The Real Deal on Wall Street: 5 Market Problems Facebook IPO Won't Solve
Facebook (NASDAQ: FB) frenzy has swept the land.
I obviously was not born when gold fever hit the California coast, but Facebook frenzy has to be very close in resemblance. Just look at the creepy similarities:
- Gold and Facebook are two objects we as people could relate to in real life.
- We think because of that real life relationship getting rich is only seconds away.
- We think that once we get rich quick, we could sell our asset to the next sucker who only now smells an opportunity.
In case we have lost sight, there are zillions of other stocks not remotely related to Facebook that will be bid up or down today. If the month-plus trend in the market is any harbinger of things to come, the zillions of stocks not remotely related to Facebook will be worth less by 4:00pm than 9:30am.
As an attempt to start extracting oneself from the modern day gold fever, allow me to put forth “5 Market Problems the Facebook IPO Won’t Solve.” Use them during a television interview. Use them in a videotaping. Use them at a bar this weekend to sound wickedly smart and to change the discussion from Facebook. Point is, use them.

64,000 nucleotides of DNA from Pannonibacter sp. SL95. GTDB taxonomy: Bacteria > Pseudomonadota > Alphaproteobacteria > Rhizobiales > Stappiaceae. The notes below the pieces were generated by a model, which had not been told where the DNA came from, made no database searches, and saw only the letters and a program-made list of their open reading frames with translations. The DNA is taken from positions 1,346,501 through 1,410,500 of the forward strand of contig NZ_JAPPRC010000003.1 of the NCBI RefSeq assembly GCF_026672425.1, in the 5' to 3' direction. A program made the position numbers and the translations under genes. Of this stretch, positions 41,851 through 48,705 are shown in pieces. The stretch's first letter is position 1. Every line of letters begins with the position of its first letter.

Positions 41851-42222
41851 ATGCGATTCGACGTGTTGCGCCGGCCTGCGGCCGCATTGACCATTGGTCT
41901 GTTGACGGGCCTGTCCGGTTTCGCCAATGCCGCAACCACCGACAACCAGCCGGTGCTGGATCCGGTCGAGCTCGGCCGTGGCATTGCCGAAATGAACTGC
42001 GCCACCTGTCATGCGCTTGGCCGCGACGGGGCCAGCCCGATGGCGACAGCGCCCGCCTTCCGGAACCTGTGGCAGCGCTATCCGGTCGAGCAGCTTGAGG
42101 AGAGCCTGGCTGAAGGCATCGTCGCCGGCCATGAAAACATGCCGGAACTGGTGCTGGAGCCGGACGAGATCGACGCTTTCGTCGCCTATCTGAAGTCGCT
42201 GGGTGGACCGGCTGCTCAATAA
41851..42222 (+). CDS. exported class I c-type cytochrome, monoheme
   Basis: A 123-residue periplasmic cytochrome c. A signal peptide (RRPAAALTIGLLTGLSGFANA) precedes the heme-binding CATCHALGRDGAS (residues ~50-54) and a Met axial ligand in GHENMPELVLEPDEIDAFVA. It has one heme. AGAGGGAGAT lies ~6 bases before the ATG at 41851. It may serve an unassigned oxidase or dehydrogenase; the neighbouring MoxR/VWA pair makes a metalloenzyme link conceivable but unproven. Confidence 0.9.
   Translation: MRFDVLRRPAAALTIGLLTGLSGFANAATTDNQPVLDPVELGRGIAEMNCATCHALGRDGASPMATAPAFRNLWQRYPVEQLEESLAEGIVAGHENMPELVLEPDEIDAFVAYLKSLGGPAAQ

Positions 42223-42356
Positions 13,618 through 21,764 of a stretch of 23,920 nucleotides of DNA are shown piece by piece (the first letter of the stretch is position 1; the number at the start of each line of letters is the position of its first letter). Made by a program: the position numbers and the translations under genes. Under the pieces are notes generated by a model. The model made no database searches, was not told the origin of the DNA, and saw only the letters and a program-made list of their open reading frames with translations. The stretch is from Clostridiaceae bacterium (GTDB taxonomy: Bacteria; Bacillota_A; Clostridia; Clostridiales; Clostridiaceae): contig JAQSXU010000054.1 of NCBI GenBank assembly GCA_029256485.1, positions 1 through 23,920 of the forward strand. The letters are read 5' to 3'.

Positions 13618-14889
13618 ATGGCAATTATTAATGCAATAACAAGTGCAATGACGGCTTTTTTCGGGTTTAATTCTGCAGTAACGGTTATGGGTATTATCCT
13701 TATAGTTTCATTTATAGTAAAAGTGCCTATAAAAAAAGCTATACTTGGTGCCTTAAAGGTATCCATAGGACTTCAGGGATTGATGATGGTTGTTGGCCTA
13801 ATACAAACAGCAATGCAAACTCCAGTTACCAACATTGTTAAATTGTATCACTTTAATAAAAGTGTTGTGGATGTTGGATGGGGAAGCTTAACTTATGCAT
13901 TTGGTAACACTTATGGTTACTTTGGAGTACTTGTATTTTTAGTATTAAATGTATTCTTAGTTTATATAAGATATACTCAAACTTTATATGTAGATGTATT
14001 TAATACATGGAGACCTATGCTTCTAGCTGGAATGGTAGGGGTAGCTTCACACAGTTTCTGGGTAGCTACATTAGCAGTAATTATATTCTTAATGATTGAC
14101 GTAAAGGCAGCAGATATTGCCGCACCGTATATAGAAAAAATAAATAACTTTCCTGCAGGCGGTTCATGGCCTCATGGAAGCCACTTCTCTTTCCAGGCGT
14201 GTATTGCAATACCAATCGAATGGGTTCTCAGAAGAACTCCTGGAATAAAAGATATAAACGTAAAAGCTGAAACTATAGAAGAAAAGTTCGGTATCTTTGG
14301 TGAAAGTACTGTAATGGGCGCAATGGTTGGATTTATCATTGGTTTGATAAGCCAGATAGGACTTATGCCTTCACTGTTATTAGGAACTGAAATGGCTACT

- Facebook is raising money. Greek banks are losing money (deposits), perhaps Spain as well.
- Facebook could raise debt from XYZ bank today if it was so inclined, and likely at attractive rates. Portugal, Greece, Spain, and Italy are being forced by Bond Grim Reapers to pay penalizing rates on newly issued debt, on top of having trouble satisfying pre-existing debts.
- Facebook management is unlikely to depart anytime soon. We have no clue who is running Greece, and that’s a problem for a country relying on assistance from its neighbors who demanded austerity to balance the fiscal mess.
- Facebook’s valuation is known (at least for today). Broader equity market valuations continue to search for a bottom, that junction where the risk reward is favorable.
- Facebook could cut prices for its ad space to spur growth. If the Federal Reserve were to come out today and announce more quantitative easing it would address nothing that is ailing the market (it may improve near-term sentiment) from EU and U.S. fiscal cliff perspectives.
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